The staff consists mainly of very young people, men and women, between 18 and 25 years old. Mr. Miyazaki explained that at this age, people are more flexible: "Yet, their brain did not become concrete." This is very important in animation, especially for long features such as Kurenai no Buta, because the style of the characters must remain the same until the end.
For those who dream about working at Studio Ghibli, it is possible. Some foreigners, mainly Italians, are already working there. But remember that you must be between 18 and 25 years old and very flexible.
How I met Mr. Miyazaki
By Sylvain Rheault, the interviewer
I suppose most of the people in this group have already met Mr. Miyazaki. So please do not bother to read this story if such a meeting is familiar to you.
My hobbies are comics and journalism. Three years ago, I decided to go to Japan in order to discover its fabulous world of mangas and animation. I spent two years learning Japanese and making contacts. I also prepared a meishi with my name and shinbunkisha (reporter) as a title. I also started to collect information about mangas, and there were some names I heard more oftenly, like Takahashi Rumiko, Matsumoto Reiji and, of course, Miyazaki Hayao.
I met a lot of people in Japan, but I've got a lot of help from Hiroko, a professionnal animation artist I met in Montreal. She came to Montreal for the challenge of working for a foreign company and for the opportunity to learn both english and french. Hiroko gave me a very exhaustive list of the animation studios in Tokyo, along with the addresses and phone numbers, something you can't get from the phonebook. So I sent many letters to the majors studios but got very few answers (now I realize I made some mistake in the way of asking for an appointment). Anyway, I've received one letter from Mr. Tanaka at studio Ghibli, which for me was just one studio amongst the others.
When I landed in Tokyo, my Japanese was so basic that I was asking for someone on the phone with "... imasuka" instead of "... irasshaimasuka." But I was enthusiastic and bold. I phoned.
"Mr. Tanaka? You wrote back to me, I would like to visit your studio"
"Would you like to do an interview with Mr. Miyazaki?"
"What? Mr. Miyazaki? Yes. Why not. (I was thinking: Hiroko, you little devil, you should have told me about that.)"
I really wasn't expecting to meet such a celebrity so fast.
Then Mr. Tanaka explained to me how to get to the studio in Kichijouji, on the Chuuo line. As you know, there are no name for the streets in Tokyo (except for the big ones), and people usually explain how to get to a place from the nearest station. But I did not fully understand what he was saying. So I arrived very early, 3 hours before the appointment at 13:00 on June 6th, 1992. It took me two hours to find the place, using the postal address and a detailed map I newly bought. Even though I found the right block of houses, I had to turn around 3 times before finding a small sign with "Studio Ghibli."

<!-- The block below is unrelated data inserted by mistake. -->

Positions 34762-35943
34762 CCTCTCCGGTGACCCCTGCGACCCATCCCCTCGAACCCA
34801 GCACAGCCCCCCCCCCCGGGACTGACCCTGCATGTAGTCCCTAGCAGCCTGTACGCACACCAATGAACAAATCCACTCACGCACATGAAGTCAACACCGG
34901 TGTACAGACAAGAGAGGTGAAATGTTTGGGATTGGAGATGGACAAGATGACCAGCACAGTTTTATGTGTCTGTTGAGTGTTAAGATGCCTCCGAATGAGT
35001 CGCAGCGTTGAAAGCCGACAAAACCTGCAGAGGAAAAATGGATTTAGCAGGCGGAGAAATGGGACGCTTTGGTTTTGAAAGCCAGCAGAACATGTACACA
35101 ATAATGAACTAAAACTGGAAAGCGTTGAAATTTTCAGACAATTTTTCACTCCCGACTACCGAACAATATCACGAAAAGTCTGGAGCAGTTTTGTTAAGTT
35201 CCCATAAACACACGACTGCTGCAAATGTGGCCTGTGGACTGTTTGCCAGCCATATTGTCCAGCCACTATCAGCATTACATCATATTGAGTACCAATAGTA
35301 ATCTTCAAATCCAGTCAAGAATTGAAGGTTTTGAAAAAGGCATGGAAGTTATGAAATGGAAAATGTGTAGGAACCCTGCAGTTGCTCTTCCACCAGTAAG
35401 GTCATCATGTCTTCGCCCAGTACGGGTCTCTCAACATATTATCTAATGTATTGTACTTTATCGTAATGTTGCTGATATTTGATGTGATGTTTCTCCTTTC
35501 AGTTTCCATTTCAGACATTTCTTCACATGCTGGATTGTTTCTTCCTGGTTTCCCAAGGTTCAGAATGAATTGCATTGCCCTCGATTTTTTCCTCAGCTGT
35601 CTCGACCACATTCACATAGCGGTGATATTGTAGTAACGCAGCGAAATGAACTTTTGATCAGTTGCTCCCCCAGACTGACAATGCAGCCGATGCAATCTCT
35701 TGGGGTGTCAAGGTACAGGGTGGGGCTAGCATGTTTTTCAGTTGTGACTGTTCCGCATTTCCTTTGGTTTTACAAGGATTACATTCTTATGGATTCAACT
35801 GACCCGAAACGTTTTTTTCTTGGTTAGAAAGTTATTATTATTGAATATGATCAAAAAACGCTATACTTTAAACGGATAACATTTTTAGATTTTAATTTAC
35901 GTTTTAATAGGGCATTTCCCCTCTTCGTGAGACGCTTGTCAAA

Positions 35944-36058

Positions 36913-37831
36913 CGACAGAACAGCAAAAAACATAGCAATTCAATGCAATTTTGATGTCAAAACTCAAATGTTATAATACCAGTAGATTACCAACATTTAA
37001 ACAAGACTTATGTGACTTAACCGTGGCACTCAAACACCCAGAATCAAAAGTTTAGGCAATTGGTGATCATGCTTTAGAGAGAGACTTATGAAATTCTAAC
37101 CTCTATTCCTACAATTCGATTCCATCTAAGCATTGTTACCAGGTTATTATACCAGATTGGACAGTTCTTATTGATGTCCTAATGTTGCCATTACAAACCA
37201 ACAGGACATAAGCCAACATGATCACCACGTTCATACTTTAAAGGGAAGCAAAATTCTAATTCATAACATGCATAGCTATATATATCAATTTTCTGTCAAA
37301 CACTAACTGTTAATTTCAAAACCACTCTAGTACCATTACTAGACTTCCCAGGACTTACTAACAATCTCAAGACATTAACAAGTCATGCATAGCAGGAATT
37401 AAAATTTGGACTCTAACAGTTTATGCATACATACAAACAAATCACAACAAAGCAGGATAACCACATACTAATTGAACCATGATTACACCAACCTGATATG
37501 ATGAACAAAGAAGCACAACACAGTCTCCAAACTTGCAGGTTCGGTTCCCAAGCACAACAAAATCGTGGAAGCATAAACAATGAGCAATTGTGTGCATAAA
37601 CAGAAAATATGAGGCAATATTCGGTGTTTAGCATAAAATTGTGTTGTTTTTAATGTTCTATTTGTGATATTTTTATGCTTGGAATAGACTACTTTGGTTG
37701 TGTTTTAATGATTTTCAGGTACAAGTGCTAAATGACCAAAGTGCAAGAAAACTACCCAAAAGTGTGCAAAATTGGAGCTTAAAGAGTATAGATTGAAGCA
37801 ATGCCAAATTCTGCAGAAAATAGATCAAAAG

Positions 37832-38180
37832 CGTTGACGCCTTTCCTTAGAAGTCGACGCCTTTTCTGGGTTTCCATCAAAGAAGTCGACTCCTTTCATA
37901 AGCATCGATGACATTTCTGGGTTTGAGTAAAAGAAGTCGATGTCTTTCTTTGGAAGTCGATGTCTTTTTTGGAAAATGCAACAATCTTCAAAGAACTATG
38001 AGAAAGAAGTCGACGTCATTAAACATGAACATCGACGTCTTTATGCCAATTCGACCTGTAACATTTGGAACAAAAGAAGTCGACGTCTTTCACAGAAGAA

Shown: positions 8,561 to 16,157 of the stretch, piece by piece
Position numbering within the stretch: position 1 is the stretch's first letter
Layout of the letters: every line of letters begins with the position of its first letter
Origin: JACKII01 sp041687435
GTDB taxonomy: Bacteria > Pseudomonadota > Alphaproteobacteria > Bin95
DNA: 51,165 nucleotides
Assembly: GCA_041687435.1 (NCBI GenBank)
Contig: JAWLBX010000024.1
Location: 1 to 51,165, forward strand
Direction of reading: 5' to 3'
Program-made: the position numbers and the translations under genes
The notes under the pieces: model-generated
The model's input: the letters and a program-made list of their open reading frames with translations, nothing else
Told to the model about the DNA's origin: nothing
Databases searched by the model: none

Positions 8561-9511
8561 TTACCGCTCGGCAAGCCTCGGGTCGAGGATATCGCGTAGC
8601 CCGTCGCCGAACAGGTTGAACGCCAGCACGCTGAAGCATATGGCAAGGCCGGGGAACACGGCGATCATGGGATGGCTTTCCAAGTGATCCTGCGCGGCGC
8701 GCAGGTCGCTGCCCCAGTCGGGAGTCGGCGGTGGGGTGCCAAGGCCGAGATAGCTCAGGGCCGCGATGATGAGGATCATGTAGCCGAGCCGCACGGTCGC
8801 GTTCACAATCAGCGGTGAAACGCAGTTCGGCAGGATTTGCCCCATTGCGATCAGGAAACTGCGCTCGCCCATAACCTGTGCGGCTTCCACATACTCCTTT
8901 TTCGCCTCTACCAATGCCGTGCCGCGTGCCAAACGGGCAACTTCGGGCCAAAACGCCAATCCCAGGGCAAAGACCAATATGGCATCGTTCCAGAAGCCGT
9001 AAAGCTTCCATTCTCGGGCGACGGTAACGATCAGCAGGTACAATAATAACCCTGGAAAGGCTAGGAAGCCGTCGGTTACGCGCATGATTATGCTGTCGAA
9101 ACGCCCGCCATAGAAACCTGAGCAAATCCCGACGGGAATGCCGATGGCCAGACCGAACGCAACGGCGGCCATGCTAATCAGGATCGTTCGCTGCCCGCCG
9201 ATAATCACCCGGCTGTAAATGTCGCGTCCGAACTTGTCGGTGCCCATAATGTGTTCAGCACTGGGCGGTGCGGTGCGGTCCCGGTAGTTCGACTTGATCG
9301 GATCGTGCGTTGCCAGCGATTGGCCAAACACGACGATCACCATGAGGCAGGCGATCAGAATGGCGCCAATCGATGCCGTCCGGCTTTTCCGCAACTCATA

I entered and ask for Mr. Tanaka. We talked a bit.
"I will see if Mr. Miyazaki is avalaible."
Mr. Miyazaki appeared, 6 inches shorter than me. We shaked hands.
[I must confess that I hate tape recorders. A friend and I did a lot of interviews with the underground comics authors in France, and when the time came to write down the report, we just realized that we had more than 24 hours of tapes to listen to. Disheartened, we did the report without even listening to the tapes. Since that time, I did all my interviews with notes instead of a recorder. The one who is interviewd also feel more confortable. But I regret that I didn't tape Mr. Miyazaki.]
We went to the meeting room. Everywhere in the studio were souvenirs from the previous animations. Posters, dolls, pictures.
As I told you before, my Japanese was very basic at that time. I had no difficulty asking questions to Mr. Miyazaki, because I prepared the interview, but I had a hard time understanding the answer. I should have used a recorder this time. Sometimes, Miyazaki san asked me: "Wakatta? (did you understand)" "Daitai wakarimashita. (I understand roughly)"
He was patient like a mother with me, using simple words, repeating, making a lot of drawings which I still have. He also did a little "Kurenai no Buta" for me.
We talked like this for two hours. He answered all my questions, and only left when I was fully satisfied.
After the interview with Mr. Miyazaki, Mr Tanaka showed me the studio. I met some of the staff, including Mizamura Katsu. She was in charge of all the backgrounds and graduated from an art school.
I took a lot of pictures and I left.
When I was heading home, in Saitama, I felt like an idiot. I had the feeling that I spoiled the opportunity. Of course, it was great and very funny, but because my Japanese was so primitive, I do not consider I acted like a professional. Moushi wake arimasen. But it kicked my ass and I decided to study Japanese very hard. I studied intensively 1 year in Japan, and my last interview, with Kawamori, was like a fluent conversation. But there was no point in making another interview with Mr. Miyazaki.